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Lenovo To Make Service Provider Push, Intro Consumption Pricing

Lenovo, fresh off the heels of its acquisition of IBM's x86-based server business, is planning to capitalize on its growing infrastructure presence to change how it deals with managed services and cloud partners, including adding new financing and pay-as-you-grow options.

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Lenovo's Alan Andrade

Lenovo is getting ready to introduce a new service provider program to its channel partners to help them capitalize on Lenovo's recently-concluded acquisition of IBM's x86-based server business.

Alan Andrade, director of North American channel strategy at Lenovo, told solution providers at last week's NexGen Cloud conference that Lenovo is currently the top PC producer worldwide with a market share of 19.7 percent, and that its PC and tablet sales now surpass those of Apple. The company is also the third largest smartphone producer and, thanks to Lenovo's acquisition of IBM's x86 server business in October for $2.1 billion, is also the third largest server vendor worldwide, Andrade said.

With the acquisition of the IBM x86 servers, Lenovo is better able to drive innovation and leverage its scale to grow, he said. "Our focus is to outgrow the market in all areas by a double-digit premium. ... And acquisition of the System x business gives us the opportunity to drive the infrastructure."

[Related: NexGen Cloud: Pressure To Adopt Software-defined Data Center Tech Mounting]

A big opportunity for Lenovo is to provide cloud and managed service providers with new sales and technical support, which Lenovo is doing with its new Lenovo Service Provider Program, Andrade said.

The Lenovo Service Provider Program will bring partners scale, open standards, customization and fulfillment, and access to the best technology, he said.

The program was originally scheduled to be formally rolled out at last week's NexGen Cloud conference, but the company recently decided to wait until January to hear more from its channel partners, Andrade said. "We want to hit a home run," he said. "We want to offer a best-of-breed program for cloud and managed services providers."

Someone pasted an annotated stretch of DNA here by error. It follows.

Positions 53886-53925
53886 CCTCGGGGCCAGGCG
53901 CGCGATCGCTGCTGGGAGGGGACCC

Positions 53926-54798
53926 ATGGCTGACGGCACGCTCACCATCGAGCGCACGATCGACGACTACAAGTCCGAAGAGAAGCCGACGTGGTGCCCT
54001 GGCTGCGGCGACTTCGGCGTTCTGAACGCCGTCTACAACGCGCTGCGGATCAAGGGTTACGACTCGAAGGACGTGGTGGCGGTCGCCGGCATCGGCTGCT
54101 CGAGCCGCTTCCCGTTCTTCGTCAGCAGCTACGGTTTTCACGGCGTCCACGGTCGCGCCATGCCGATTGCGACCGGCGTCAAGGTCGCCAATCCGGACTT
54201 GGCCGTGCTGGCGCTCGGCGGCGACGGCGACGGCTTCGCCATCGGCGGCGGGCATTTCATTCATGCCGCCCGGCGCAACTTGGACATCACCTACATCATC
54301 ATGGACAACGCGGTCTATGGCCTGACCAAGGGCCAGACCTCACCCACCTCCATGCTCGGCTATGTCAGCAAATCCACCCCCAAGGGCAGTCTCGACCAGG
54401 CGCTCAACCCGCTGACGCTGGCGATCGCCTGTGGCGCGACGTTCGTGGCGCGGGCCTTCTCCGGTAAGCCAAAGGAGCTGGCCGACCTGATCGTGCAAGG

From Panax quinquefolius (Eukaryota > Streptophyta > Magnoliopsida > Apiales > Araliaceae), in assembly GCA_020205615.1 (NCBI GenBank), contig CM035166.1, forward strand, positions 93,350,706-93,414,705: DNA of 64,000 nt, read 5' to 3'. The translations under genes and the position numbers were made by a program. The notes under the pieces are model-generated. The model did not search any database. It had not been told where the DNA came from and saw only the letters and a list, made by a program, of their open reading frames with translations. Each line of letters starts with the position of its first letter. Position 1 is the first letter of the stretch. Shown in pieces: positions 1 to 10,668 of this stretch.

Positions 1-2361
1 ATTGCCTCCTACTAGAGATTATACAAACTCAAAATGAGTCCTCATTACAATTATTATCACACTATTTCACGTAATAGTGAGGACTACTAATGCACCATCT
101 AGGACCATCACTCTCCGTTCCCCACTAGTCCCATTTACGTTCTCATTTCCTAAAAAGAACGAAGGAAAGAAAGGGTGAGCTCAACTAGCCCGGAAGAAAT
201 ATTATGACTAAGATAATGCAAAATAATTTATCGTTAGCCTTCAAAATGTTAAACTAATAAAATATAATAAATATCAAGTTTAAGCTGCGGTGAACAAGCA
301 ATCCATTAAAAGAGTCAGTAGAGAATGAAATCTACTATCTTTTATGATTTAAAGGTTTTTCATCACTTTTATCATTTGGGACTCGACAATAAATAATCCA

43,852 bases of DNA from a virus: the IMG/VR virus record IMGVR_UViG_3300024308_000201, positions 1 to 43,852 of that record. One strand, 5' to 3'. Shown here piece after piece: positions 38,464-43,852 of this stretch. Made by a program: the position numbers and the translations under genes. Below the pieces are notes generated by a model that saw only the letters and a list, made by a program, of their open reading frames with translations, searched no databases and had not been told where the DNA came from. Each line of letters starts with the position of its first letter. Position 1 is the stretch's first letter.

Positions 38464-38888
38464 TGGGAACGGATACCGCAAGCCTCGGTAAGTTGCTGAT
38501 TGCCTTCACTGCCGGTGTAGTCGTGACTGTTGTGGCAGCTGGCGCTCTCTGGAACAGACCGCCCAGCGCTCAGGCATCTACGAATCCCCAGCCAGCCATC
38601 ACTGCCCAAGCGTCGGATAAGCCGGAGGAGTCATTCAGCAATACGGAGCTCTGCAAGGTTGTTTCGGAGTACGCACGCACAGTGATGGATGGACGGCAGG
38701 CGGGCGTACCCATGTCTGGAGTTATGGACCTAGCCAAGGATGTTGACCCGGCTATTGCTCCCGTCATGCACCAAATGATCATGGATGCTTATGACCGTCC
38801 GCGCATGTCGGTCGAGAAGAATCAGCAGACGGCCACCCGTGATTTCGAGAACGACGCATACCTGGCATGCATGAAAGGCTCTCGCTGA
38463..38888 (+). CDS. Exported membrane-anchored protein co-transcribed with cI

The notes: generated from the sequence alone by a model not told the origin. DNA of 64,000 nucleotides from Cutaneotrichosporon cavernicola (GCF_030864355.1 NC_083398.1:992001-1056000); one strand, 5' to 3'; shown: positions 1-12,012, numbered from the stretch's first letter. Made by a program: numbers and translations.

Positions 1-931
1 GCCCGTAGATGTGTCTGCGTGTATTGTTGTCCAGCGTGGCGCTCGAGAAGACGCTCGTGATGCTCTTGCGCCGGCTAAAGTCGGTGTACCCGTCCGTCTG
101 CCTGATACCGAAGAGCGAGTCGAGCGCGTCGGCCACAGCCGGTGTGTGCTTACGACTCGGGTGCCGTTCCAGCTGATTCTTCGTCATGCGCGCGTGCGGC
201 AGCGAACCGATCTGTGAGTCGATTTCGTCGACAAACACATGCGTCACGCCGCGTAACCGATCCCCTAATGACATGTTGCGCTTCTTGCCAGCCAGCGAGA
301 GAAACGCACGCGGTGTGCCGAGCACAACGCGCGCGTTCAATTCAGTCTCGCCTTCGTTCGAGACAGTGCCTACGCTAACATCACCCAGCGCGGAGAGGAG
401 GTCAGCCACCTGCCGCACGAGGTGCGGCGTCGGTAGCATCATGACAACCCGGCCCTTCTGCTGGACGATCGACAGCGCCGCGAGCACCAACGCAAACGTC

One important part of the Lenovo Service Provider Program, and one for which Andrade said Lenovo really needs partner feedback, is a planned "rent to grow" program to provide partners with financial and cash-flow management.

Rent to grow is a consumption-based acquisition model, which would allow partners to purchase Lenovo technology to provide up to a specified threshold of consumption, Andrade said. The cost of using that technology would increase only after that threshold was reached.

For partners who want a more traditional procurement model than "rent to grow," Lenovo will offer what Andrade called the "kick start deferral" program under which the company will work with distributors to provide Lenovo equipment for up to 120 days without the need to pay for it up-front.

NEXT: New Channel Opportunities With The Lenovo Service Provider Program


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"We see this as another key aspect in cash-flow management," Andrade said.

The Lenovo Service Provider Program will also provide partners with access to special pricing and business development funds, leasing help via Lenovo Financial Services, equipment buy-back opportunities, and vouchers to pay for skills testing, Andrade said.

Partners will also have access to discounted services at the customer labs Lenovo acquired with the buyout of IBM's x86 server business, he said.

The new Lenovo Service Provider Program has Derek Keene, president and co-founder of Integration Systems, a Deerfield Beach, Fla.-based solution, wanting to hear more.

"This is the future of consuming commodity technology," Keene told CRN. "It makes a lot of sense. Lenovo has to do it. We'll be all for it if Lenovo does indeed adopt the model."

Integration Systems has a large managed MSP customer who consumes $15 million to $18 million worth of Intel-based technology every year, including servers from HP, Lenovo, IBM, and Cisco, Keene said.

"If that customer could consume all its purchases using the consumption model, it would be happy to do so," he said.

The program sounds somewhat similar to the new Flexible Capacity program introduced by Hewlett-Packard in November, said Keene, whose company partners with both Lenovo and HP.

HP Flexible Capacity opens the door for customers to free up a significant amount of working capital by putting in place minimum three-year, private-cloud, Infrastructure-as-a-Service deals with flex-up bursting or flex-down capabilities. The services agreements, under which HP Financial Services arranges the financing and HP Technology Services holds the sales contract, are based on the same monthly fixed-fee, pay-as-you-go model that has fueled public cloud adoption.

"It's the next logical step in the evolution of the market," Keene said.

Cameron Rowe, CEO of CRC Data Technologies, a Destin, Fla.-based solution provider and HP channel partner, told CRN his company is considering moving back to doing more business with Lenovo given what he called HP's move to focus more on larger partners.

"HP has a better program, but Lenovo's pricing is amazing," Rowe said. "It's interesting that Lenovo is coming out with that services provider program. My services manager will be most interested in it."

Lenovo already has 16 or 17 people helping with cloud and managed services management, Andrade said.

"We're investing heavily in this services organization to be there for you," he said.

Steve Burke contributed to this story.

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